It is my sacred duty, as Chairperson of AORA INDIA, to place on record my appreciation to the editorial board of the International Journal of Regional Anaesthesia for embarking on this challenging journey of enlightening readers with advances in the exciting field of regional anaesthesia. In years to come, this online, peer reviewed journal will hopefully have made entry into the pantheon of impactful regional anaesthesia journals worldwide. Indeed, as the famous quote goes, “the purpose of education is to turn mirrors into windows”.

Chairperson, Past Academic Director & President


1. Kaproth-Joslin KA, Nicola R, Dogra VS. The History of US: From Bats and Boats to the Bedside and Beyond: RSNA Centennial Article. Radiographics. 2015; 35:960-70.
2. la Grange P, Foster PA, Pretorius LK. Application of the Doppler ultrasound bloodflow detector in supraclavicular brachial plexus block. Br J Anaesth. 1978; 50:965-7.
3.Kapral S, Krafft P, Eibenberger K, Fitzgerald R, Gosch M, Weinstabl C. Ultrasound-guided supraclavicular approach for regional anesthesia of the brachial plexus. Anesth Analg. 1994; 78:507-13.
4.Horlocker TT, Wedel DJ. Ultrasound-guided regional anesthesia: in search of the holy grail. Anesth Analg 2007; 104:1009–11.
5.Sites BD, Spence BC, Gallagher J, Beach ML, Antonakakis JG, Sites VR, Hartman GS. Regional anesthesia meets ultrasound: a specialty in transition. Acta Anaesthesiol Scand. 2008; 52:456-66.
6.Neal JM. Ultrasound-Guided Regional Anesthesia and Patient Safety: Update of an Evidence-Based Analysis. Reg Anesth Pain Med. 2016; 41:195-204.
7.Karmakar MK, Pakpirom J, Songthamwat B, Areeruk P. High definition ultrasound imaging of the individual elements of the brachial plexus above the clavicle. Reg Anesth Pain Med. 2020; 45:344-50.
8.Hanson NA, Auyong DB. Systematic ultrasound identification of the dorsal scapular and long thoracic nerves during interscalene block. Reg Anesth Pain Med. 2013; 38:54-7.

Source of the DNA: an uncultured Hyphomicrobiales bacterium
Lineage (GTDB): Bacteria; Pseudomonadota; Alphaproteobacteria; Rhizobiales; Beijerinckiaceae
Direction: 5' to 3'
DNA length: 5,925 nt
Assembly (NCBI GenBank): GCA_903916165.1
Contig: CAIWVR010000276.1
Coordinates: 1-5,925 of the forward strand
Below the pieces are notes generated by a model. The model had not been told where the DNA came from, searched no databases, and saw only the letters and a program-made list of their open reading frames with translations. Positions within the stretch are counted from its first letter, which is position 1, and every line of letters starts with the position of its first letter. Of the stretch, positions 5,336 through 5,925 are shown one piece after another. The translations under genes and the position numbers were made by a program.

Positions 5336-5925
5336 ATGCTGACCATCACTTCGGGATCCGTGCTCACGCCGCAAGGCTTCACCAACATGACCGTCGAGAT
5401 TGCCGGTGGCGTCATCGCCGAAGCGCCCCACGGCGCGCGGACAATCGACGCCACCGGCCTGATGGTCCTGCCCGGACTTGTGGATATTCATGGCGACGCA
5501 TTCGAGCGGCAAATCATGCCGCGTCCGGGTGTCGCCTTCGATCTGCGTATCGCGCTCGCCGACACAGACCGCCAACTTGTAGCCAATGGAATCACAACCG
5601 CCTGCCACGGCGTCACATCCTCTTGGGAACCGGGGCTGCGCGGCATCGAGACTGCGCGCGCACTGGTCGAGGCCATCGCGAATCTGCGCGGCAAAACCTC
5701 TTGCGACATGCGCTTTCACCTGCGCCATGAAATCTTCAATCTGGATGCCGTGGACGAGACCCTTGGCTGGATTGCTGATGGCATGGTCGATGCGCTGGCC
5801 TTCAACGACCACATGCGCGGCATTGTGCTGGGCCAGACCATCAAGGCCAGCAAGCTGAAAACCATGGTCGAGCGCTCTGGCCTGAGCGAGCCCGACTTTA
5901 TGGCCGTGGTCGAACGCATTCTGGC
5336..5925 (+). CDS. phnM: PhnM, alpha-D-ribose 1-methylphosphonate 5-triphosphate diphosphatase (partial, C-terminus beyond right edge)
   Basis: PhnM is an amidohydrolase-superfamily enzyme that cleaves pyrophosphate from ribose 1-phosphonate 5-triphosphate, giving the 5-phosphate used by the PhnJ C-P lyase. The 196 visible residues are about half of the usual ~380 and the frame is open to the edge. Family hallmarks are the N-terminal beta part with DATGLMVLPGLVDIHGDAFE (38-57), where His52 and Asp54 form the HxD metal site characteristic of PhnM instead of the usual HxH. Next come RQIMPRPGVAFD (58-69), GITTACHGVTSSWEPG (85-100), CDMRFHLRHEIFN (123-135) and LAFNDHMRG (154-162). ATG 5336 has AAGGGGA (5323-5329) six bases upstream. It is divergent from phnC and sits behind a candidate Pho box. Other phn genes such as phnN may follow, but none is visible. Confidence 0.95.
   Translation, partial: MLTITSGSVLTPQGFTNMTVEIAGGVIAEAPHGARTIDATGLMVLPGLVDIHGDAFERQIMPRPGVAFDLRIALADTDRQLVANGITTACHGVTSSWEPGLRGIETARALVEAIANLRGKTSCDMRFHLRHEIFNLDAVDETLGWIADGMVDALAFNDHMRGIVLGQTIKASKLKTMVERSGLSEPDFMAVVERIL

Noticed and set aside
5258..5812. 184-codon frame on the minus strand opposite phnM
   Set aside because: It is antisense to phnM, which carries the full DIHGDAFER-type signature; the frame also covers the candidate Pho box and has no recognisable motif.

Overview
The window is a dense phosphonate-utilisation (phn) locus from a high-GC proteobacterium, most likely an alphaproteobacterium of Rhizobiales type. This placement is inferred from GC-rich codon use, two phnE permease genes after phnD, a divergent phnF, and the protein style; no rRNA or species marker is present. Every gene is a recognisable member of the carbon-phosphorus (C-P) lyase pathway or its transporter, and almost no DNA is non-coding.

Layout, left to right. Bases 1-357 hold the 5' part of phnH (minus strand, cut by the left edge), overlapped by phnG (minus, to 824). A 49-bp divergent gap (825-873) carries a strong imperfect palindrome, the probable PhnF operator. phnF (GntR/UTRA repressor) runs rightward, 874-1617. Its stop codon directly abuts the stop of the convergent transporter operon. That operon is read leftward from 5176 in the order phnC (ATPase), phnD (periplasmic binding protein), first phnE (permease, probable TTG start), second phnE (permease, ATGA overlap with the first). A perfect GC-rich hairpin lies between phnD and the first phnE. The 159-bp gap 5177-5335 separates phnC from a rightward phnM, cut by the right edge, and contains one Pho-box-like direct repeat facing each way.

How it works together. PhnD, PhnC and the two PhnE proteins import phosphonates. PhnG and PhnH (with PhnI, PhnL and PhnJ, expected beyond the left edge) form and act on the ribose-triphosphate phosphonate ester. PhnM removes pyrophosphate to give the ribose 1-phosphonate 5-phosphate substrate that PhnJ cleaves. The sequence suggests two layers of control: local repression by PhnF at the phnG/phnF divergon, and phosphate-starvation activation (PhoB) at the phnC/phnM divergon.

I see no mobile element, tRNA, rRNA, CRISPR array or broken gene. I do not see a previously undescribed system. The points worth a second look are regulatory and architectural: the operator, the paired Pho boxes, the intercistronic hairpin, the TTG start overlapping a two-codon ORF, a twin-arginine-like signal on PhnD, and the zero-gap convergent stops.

9.Kalagara, H., Nair, H., Kolli, S. et al. Ultrasound Imaging of the Spine for Central Neuraxial Blockade: a Technical Description and Evidence Update. Curr Anesthesiol Rep.2021; 11: 326–39.
10. Bugada D, Bellini V, Lorini LF, Mariano ER. Update on Selective Regional Analgesia for Hip Surgery Patients. Anesthesiol Clin. 2018; 36:403-15..
11.Tran J, Giron Arango L, Peng P, Sinha SK, Agur A, Chan V. Evaluation of the iPACK block injectate spread: a cadaveric study. Reg Anesth Pain Med. 2019: rapm-2018-100355.
12. Gopal TVS, Maniar A, Chakraborty A, Kulkarni R. Abdominal Wall Blocks in Abdominal Surgery: An Update. International Journal of Regional Anaesthesia. January-June 2021; 2: 47-53.
13. Forero M, Adhikary SD, Lopez H, Tsui C, Chin KJ. The Erector Spinae Plane Block: A Novel Analgesic Technique in Thoracic Neuropathic Pain. Reg Anesth Pain Med. 2016; 41:621-7.
14. Chin KJ, Versyck B, Elsharkawy H, Rojas Gomez MF, Sala-Blanch X, Reina MA. Anatomical basis of fascial plane blocks. Reg Anesth Pain Med. 2021; 46:581-99.
15. Lonnqvist PA, Karmakar MK, Richardson J, Moriggl B. Daring discourse: should the ESP block be renamed RIP II block? Reg Anesth Pain Med. 2021; 46:57-60.

How to Cite this Article: Gopal TVS | Ultrasound and Modern Regional Anaesthesia | International Journal of Regional Anaesthesia | July-December 2021; 2(2): 100-101.